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As Inquiry Widens, McConnell Is Said to See Impeachment Trial as Inevitable

Westlake Legal Group 18dc-senate-facebookJumbo As Inquiry Widens, McConnell Is Said to See Impeachment Trial as Inevitable United States Politics and Government Trump, Donald J Trump-Ukraine Whistle-Blower Complaint and Impeachment Inquiry Senate Murkowski, Lisa McConnell, Mitch impeachment Elections, Senate Constitution (US) Collins, Susan M

WASHINGTON — It was only a few weeks ago that the top Senate Republican was hinting that his chamber would make short work of impeachment.

But this week, Senator Mitch McConnell sat his colleagues down over lunch in the Capitol and warned them to prepare for an extended impeachment trial of President Trump.

According to people who were there, he came equipped with a PowerPoint presentation, complete with quotes from the Constitution, as he schooled fellow senators on the intricacies of a process he portrayed as all but inevitable.

Few Republicans are inclined to convict Mr. Trump on charges that he abused his power to enlist Ukraine in an effort to smear his political rivals. Instead, Mr. McConnell sees the proceedings as necessary to protect a half a dozen moderates in states like Maine, Colorado and North Carolina who face re-election next year and must show voters they are giving the House impeachment charges a serious review.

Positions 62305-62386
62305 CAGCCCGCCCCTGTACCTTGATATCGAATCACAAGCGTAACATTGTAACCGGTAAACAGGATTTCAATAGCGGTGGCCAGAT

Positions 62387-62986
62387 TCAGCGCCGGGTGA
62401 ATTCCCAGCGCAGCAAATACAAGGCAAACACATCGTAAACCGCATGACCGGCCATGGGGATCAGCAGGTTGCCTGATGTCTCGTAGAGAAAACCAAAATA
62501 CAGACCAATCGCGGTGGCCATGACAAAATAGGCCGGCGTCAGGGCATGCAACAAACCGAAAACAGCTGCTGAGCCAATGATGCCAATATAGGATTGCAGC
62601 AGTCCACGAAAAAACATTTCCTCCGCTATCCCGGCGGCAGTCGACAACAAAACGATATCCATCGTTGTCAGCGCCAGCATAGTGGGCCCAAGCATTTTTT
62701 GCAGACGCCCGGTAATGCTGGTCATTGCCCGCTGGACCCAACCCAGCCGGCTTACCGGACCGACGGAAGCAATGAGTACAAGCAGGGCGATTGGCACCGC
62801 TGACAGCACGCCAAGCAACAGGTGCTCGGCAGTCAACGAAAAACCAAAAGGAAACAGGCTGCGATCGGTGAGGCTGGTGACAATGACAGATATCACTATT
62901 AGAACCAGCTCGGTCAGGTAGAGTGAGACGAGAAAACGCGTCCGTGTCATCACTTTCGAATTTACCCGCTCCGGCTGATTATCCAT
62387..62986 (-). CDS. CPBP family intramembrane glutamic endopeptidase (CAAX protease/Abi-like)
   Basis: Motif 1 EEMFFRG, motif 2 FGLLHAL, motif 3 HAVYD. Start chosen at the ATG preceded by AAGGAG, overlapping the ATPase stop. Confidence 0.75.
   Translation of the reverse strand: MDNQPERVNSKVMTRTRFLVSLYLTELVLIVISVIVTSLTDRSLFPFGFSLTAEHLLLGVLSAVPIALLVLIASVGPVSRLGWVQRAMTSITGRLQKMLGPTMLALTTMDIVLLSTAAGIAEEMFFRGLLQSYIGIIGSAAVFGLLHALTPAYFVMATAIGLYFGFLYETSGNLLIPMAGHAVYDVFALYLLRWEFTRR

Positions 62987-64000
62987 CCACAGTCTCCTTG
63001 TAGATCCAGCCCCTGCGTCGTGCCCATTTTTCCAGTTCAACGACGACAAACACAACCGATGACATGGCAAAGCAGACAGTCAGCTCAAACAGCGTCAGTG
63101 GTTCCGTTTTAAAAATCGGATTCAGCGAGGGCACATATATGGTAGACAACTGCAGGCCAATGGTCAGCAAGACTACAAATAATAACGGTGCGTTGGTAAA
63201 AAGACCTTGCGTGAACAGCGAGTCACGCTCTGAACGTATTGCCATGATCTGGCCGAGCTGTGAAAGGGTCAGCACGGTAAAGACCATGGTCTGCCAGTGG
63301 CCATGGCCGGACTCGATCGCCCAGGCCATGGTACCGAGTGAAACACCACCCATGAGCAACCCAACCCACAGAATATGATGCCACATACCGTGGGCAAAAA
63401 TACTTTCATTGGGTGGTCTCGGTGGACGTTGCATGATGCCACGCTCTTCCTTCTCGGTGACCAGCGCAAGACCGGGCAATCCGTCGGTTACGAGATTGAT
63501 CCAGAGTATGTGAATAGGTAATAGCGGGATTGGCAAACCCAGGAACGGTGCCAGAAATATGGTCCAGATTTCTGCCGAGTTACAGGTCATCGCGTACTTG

It’s people like Senator Susan Collins of Maine who will be under immense political pressure as they decide the president’s fate.

“To overturn an election, to decide whether or not to convict a president is about as serious as it gets,” Ms. Collins said.

Mr. McConnell is walking a careful line of his own in managing the fast-moving impeachment process. On Friday, the senator wrote a scathing op-ed criticizing the president’s decision to pull back troops from northern Syria, calling it a “grave strategic mistake.” But Mr. McConnell views it as his role to protect a president of his own party from impeachment and in a recent fund-raising video, he vowed to stop it.